Compared to Ubuntu, it has much less software, but a more carefully selected one. It doesn't have a distracting bar full of program icons on the left; just the bar at the bottom makes it look cleaner. Software updates are easy, but if you load from a LiveCD, it is possible that your package manager breaks due to the lack of disk space. If you are like me, you may not be able to easily make it work again, but it should be possible. I also noticed that the package manager is a bit unstable when you try to load another program that tries to read or change the installed packages.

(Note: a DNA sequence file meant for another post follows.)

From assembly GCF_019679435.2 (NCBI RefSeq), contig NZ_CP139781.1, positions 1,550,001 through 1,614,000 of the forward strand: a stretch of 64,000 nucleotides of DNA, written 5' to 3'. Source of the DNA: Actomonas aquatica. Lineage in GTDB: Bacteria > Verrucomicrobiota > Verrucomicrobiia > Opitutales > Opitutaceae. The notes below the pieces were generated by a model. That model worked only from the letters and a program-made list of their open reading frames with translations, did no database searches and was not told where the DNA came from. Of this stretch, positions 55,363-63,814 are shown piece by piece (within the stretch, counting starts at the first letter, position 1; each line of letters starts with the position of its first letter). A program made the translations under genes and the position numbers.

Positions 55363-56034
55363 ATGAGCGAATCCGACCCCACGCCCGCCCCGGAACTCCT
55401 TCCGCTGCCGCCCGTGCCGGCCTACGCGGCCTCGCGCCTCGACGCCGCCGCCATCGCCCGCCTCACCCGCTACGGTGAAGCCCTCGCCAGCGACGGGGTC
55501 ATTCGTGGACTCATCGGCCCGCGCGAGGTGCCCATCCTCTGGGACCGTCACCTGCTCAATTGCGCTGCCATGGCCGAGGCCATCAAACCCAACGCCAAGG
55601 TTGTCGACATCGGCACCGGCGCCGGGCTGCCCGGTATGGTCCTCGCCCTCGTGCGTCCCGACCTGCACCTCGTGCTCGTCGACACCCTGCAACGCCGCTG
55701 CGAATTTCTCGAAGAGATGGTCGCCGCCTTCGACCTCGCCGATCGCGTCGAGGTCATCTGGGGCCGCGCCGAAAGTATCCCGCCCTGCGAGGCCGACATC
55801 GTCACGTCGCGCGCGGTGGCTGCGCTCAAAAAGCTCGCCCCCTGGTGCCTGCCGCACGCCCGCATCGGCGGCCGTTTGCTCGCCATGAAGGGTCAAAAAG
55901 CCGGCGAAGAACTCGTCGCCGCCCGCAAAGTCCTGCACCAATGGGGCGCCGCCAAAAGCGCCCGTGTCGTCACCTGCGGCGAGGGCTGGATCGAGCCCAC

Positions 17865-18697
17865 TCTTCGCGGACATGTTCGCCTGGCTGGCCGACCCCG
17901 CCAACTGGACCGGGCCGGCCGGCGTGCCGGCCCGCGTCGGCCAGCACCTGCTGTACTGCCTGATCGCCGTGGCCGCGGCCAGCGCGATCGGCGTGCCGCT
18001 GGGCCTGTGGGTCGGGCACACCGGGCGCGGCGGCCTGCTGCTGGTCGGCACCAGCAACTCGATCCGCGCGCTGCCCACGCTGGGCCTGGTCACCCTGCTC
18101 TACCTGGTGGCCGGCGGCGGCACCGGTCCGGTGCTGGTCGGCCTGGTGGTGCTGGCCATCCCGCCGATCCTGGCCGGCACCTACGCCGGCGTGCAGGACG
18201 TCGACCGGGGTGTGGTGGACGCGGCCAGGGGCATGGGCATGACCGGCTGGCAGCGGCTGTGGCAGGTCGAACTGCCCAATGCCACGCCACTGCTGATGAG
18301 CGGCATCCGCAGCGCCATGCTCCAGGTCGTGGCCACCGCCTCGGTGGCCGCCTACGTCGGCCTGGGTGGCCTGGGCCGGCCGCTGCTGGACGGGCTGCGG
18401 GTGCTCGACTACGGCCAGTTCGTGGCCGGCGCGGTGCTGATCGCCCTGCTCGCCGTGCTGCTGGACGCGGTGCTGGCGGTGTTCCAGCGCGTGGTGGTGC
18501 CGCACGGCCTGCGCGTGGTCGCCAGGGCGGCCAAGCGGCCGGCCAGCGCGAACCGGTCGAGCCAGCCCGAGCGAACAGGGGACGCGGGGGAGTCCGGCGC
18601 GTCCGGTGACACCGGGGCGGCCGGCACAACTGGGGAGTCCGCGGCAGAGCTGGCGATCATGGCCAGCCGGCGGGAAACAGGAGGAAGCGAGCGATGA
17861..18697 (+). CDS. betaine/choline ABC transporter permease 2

The look and feel of the window manager is satisfying—neither too beautiful, nor too ugly. The OS is the only software we spend our full time in, so it is important that we actually like it. Windows can be dragged and resized quite smoothly. Hovers and clicks on menus work immediately. As in most Linux distributions, customizing the "taskbar" is easy. The only problem I encountered during my short test was that the use of the right mouse button was bringing up a window with information of the creators of the window manager instead of giving an option to customize the taskbar settings. But on Windows my right mouse button isn't working too, the menu that is supposed to come up is blinking 2-3 times and then either stays or disappears. It's different every time and pretty annoying. I still haven't found why this happens and how I can fix it.